Economic returns and efficiency

In general, GS-Pheno and GS-PT scenarios gave the highest AMGG and associated returns for two main reasons. In the GS-Pheno scenario, this was due to a short generation interval and sustained high accuracy of the index. Unlike the GS scenario where the accuracy depended only on genomic information, the GS-Pheno scenario combined both genomic information and a meat phenotype. This meant that high accuracy was achieved for the meat index and thus a highly accurate genetic trend was obtained. The superiority of the GS-PT scenario was due to genomic pre-selection for progeny-tested males. At a low investment level, progeny testing scenarios showed lower returns. Such scenarios are therefore of very limited interest if the progeny sample sizes are not large enough to correctly estimate the sires’ breeding values. The difference in cost at which the maximum contribution margin is achieved between the Classic and GS-PT scenarios (300 v. 240 keuros) results from the need to invest both in genomic and progeny test information in the latter scenario. The fact that at high cost levels (over 280 keuros), the GS-PT scenario was superior to the GS-Pheno scenario with respect to the AMGG (Figure 1), but inferior in terms of economic return and CM (Figures 2 and 3), may be due to the longer generation interval in the GS-PT scenario. On average, the creation of genetic superiority (in breeding units) takes longer with the GS-PT scenario than with the GS-Pheno scenario and this affects the overall result when measured over the same investment period.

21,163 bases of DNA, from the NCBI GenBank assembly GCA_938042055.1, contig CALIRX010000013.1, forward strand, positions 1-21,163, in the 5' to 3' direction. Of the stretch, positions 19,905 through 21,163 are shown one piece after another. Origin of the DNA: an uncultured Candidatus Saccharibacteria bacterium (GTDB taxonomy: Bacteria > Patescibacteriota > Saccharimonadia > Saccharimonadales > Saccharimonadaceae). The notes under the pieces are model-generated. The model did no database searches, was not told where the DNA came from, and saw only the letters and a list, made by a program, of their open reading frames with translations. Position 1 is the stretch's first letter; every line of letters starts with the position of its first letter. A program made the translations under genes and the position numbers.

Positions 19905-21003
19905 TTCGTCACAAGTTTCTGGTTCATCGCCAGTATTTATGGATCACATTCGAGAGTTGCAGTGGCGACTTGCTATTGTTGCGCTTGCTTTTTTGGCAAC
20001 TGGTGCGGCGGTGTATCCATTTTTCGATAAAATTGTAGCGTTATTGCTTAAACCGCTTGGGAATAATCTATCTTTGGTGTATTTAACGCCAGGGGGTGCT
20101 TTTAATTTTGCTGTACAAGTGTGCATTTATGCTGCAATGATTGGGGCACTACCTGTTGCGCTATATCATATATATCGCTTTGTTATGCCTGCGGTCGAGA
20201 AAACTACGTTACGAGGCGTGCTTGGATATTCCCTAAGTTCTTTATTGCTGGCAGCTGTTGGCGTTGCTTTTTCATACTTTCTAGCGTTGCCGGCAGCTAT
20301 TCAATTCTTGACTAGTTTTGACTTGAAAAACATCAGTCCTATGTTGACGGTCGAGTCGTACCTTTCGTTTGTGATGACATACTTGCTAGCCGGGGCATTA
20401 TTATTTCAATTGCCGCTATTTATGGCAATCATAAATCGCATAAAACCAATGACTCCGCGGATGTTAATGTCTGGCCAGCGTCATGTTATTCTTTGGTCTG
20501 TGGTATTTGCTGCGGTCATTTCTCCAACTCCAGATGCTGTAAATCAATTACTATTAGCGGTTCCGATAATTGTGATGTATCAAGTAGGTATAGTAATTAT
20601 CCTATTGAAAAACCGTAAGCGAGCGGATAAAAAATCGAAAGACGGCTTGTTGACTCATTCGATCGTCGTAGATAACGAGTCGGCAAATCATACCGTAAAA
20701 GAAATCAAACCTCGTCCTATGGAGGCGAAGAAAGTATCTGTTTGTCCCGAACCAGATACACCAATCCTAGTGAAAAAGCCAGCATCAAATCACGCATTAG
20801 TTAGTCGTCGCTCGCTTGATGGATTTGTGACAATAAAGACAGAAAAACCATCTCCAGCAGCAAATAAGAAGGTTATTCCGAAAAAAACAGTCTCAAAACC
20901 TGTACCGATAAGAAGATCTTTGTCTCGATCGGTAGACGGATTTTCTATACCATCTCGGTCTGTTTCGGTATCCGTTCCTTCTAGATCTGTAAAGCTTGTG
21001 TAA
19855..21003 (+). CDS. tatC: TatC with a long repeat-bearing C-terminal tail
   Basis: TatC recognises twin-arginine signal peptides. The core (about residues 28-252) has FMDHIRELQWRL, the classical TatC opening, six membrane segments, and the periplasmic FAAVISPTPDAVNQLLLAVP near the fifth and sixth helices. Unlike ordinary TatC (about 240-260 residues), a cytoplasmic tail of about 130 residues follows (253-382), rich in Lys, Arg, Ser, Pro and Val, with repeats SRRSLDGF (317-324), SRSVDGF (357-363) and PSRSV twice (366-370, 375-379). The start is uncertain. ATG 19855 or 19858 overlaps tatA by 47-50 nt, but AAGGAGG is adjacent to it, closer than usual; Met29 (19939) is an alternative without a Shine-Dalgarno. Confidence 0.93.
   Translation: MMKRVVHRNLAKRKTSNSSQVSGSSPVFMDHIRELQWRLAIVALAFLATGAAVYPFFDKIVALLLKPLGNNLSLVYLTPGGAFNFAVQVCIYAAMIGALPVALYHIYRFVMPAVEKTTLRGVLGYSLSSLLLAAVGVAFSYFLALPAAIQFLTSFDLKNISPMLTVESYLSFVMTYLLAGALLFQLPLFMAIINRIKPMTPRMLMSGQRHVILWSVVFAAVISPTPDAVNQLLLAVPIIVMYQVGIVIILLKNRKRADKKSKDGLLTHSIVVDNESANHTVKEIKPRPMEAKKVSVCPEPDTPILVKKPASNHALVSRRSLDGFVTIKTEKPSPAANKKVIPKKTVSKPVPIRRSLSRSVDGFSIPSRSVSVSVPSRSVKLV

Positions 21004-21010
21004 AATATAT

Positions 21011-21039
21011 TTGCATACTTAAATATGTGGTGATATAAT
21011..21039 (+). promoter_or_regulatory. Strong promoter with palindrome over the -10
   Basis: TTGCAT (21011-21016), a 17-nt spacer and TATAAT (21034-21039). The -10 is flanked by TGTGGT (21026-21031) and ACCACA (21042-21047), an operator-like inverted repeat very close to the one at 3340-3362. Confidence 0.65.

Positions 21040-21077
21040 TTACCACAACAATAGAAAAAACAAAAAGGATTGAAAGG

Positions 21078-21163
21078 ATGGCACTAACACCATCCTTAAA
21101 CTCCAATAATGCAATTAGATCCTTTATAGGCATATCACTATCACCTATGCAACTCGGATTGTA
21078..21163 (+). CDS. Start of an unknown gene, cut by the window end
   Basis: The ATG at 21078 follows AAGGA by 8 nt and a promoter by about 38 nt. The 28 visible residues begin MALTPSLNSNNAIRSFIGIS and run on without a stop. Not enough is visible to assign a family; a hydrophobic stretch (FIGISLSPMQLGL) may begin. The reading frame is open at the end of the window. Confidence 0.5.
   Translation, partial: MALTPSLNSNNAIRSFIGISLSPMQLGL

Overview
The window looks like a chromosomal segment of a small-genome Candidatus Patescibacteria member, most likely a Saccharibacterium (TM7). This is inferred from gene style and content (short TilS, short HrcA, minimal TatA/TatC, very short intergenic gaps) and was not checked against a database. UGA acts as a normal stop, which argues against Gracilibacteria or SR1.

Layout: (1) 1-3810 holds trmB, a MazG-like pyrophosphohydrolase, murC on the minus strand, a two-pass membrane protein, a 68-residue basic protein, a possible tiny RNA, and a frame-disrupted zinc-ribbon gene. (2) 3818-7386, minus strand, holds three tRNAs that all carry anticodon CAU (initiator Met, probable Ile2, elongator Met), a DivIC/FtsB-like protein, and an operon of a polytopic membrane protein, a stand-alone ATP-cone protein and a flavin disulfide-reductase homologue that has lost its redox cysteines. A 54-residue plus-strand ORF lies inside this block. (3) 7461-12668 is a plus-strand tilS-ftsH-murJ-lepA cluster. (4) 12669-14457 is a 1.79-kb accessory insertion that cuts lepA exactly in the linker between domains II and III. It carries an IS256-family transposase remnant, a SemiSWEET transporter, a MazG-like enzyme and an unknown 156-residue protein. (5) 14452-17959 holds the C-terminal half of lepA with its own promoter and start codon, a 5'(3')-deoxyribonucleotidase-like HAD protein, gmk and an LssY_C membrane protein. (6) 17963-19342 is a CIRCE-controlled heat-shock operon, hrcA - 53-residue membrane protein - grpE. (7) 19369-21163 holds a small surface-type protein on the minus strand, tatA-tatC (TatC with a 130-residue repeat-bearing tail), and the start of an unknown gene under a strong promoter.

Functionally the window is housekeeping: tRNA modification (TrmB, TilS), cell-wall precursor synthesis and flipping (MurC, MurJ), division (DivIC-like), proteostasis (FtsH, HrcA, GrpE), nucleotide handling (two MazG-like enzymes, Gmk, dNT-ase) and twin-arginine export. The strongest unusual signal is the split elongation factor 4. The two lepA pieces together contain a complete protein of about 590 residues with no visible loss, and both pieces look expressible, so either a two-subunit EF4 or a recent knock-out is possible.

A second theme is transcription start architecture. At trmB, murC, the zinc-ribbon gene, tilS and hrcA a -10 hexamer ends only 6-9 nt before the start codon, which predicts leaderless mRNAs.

The GS-Pheno scenario was the most profitable, with maximum contribution margins increased by ∼15% compared with the classic selection scheme. Indeed, in addition to providing higher returns as a result of a higher annual genetic gain, the GS-Pheno scenario was relatively less expensive because, as for the GS scenario, the costs of progeny testing were saved. For the GS scenario, the costs of phenotyping male selection candidates at the central testing station were maintained in order to renew the reference population for the following generations. This affected the economic efficiency of the scenario because this meat phenotype was not used to improve selection accuracy. Obviously, if a phenotype can be recorded before the reproduction age, it should be combined with genomic information to improve selection accuracy and the predicted genetic gain. Although the GS-PT scenario gave high returns, its superiority in terms of contribution margins was lower because it incurred higher costs than other scenarios. Non-progeny testing scenarios reached their highest returns at relatively low costs and thus were most efficient at low investment levels.

In conclusion, this study shows that the implementation of some forms of genomic evaluation in small ruminant breeding programs can be more profitable than classic selection. However, these economic gains are relatively lower than the technical gains (annual genetic gain) predicted by Shumbusho et al. (2013) in sheep and goat breeding programs. Our results also confirm the need to optimize the use of decisional variables. Our comparisons were performed at the industry level without differentiating between revenues from nucleus or production farms. It would be interesting to further analyze in detail specific costs and benefits of such strategies for the different stakeholders of the sheep industry (i.e. breeding organizations, breeders and farmers).


This study is part of the CASDAR GENOVICAP project funded by the French Ministry of Agriculture. Support was also provided by the INRA Metaprogram Selgen. The authors gratefully acknowledge the funding.